When you read Paul’s New Testament letters to various believers and churches, you can’t help but notice his many expressions of gratitude for spiritual blessings lavished on those who are in Christ: the grace of God, the saving work of Christ, forgiveness of sin, the gift of the Spirit, the privilege of ministry.
Paul was thankful for others–especially for brothers and sisters in Christ, fellow servants, ministry partners. In his correspondence (and he was quite the letter writer), Paul didn’t just leave it at generalized expressions of gratitude–he often took time to identify specific individuals for whom he was grateful and to let them know how much he appreciated their contribution to his life and ministry.
The most extensive such list is found in Romans 16:1-16. In fact, why not turn there now and read through that passage. (You probably haven’t meditated on this one for a while!) As you read, underline in your Bible or make a list in your journal of words or phrases that describe what Paul was grateful for in these believers in Rome.
Most of the names in this list–many of them hard to pronounce–represent people about whom we know little or nothing. From a human perspective, none of them attained the “position” or “importance” Paul had as an apostle. Why did Paul think it necessary, inspired by the Holy Spirit, to take valuable time and space to write this lengthy passage? I think one reason is that he saw these people as provisions of God’s grace. And he knew no one is self-sufficient–we need each other and our lives are enriched and blessed by other like-hearted believers.
People matter to God. And they should matter to us. It’s important to take time to recognize and express appreciation for the contributions that even little-known people make to His Kingdom and to our lives.
Inspired by the example of the Apostle Paul and others, I’ve tried to make it a point over the years to stop and take stock periodically of my “gratitude accounts”–to make sure they’re “caught up,” and to find meaningful ways to express gratitude for and to the people who have contributed to my life. I’m sure those expressions encourage the recipients. But they also provide a much-needed antidote in my own life to pride, independence, isolation and self-reliance.
Gratitude in the Scriptures
Read the following scriptures and answer the questions:
1. Romans 1:8 – Why did Paul thank God for the Roman believers?
2. 1 Corinthians 1:4 – What did the Corinthians receive from God that made Paul thankful?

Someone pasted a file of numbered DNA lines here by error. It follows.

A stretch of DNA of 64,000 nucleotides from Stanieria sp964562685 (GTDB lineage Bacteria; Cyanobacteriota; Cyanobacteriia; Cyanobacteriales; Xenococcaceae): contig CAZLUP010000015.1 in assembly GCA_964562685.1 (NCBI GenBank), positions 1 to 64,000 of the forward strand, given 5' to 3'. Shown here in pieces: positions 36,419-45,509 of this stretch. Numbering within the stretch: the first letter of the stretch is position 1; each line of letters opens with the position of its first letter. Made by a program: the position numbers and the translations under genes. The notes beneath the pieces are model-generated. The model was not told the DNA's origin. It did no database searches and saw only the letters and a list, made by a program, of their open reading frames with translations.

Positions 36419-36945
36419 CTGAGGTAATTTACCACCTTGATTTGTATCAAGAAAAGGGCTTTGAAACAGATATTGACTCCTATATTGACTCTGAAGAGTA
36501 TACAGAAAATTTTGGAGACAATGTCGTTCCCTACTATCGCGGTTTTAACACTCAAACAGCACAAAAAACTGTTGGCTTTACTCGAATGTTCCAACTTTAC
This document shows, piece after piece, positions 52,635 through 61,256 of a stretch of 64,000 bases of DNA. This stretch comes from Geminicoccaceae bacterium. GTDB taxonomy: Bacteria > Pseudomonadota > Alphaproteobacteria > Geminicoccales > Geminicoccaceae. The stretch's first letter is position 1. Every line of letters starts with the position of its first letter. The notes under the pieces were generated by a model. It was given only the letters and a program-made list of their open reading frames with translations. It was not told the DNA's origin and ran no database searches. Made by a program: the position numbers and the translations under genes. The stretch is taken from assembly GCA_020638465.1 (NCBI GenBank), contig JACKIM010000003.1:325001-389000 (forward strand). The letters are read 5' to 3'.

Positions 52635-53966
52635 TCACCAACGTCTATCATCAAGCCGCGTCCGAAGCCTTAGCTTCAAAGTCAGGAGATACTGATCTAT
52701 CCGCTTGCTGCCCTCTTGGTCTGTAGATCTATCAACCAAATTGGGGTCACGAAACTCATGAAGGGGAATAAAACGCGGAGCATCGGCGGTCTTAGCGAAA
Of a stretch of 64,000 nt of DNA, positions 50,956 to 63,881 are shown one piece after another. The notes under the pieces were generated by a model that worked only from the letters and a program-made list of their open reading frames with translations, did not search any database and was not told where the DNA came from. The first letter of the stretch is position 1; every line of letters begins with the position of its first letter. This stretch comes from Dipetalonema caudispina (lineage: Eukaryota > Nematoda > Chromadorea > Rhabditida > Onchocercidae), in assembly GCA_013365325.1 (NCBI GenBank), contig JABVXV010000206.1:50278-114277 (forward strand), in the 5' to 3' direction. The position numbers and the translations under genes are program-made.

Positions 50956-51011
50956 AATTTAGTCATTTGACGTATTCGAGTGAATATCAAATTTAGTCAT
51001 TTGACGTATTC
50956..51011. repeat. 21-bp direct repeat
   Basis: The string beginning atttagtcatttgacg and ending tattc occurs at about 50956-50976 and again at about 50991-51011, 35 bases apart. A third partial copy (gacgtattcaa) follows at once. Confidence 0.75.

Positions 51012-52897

3. Ephesians 1:15-17 – Two spiritual qualities in the Ephesian believers caused Paul to give thanks and pray for this church. What were those qualities, and what did Paul ask for the Ephesians in prayer?
4. Philippians 1:3-4 – Paul’s gratitude for the Philippians caused him to pray what kind of prayers? (Note the words every, all and always for the extent and consistency of his prayers.)
5. Colossians 1:3-4 – Like the Ephesian church, the Colossian believers had a reputation for what?
6. 1 Thessalonians 1:2-3 – Paul was grateful for the Thessalonians’ faith, love and hope. Who do you know that inspires you to praise and thank God–mentioning that person with gratitude in your prayers?
7. 2 Thessalonians 1:3 – The Thessalonians’ spiritual growth inspired Paul. Who do you know who is growing by leaps and bounds in Christ? Thank God for that person now!
Gratitude in Action
1. Make a list in your journal of individuals who have blessed or touched your life in some way. To help you get started, how about: the person who introduced you to Jesus, your parents, other family members, pastors, teachers, coaches, friends, co-workers, neighbors, authors, leaders of Christian ministries … you get the idea.
As you write each name, ask yourself, “Have I ever thanked this person for the way God has used him/her in my life? Put a check mark next to each individual to whom you have expressed gratitude.
2. Begin the process of catching up on your “gratitude accounts.” Don’t try to tackle the whole list at once. Pick one name for starters. In the next 24 hours, write a letter, make a call, compose an e-mail–find a way to express your gratitude for that person’s influence and impact in your life. Then move to the next one … and the next … until you’ve expressed gratitude to each person on your list. By that time, there will undoubtedly be new people to add to the list! And you can always start over again with the same list
Excerpted from “Choosing Gratitude: Your Journey to Joy,” published by Moody Publishers. Copyright 2009 Nancy Leigh DeMoss. Used by permission.
Nancy Leigh DeMoss is the author of 10 books, including “Lies Women Believe and the Truth That Sets Them Free” and “Choosing Gratitude: Your Journey to Joy.” She is the teacher for Revive Our Hearts and Seeking Him, two nationally-syndicated programs. Nancy’s burden is to call women to freedom, fullness and fruitfulness in Christ and to see God ignite true revival in the hearts of His people. For more information, visit ReviveOurHearts.com.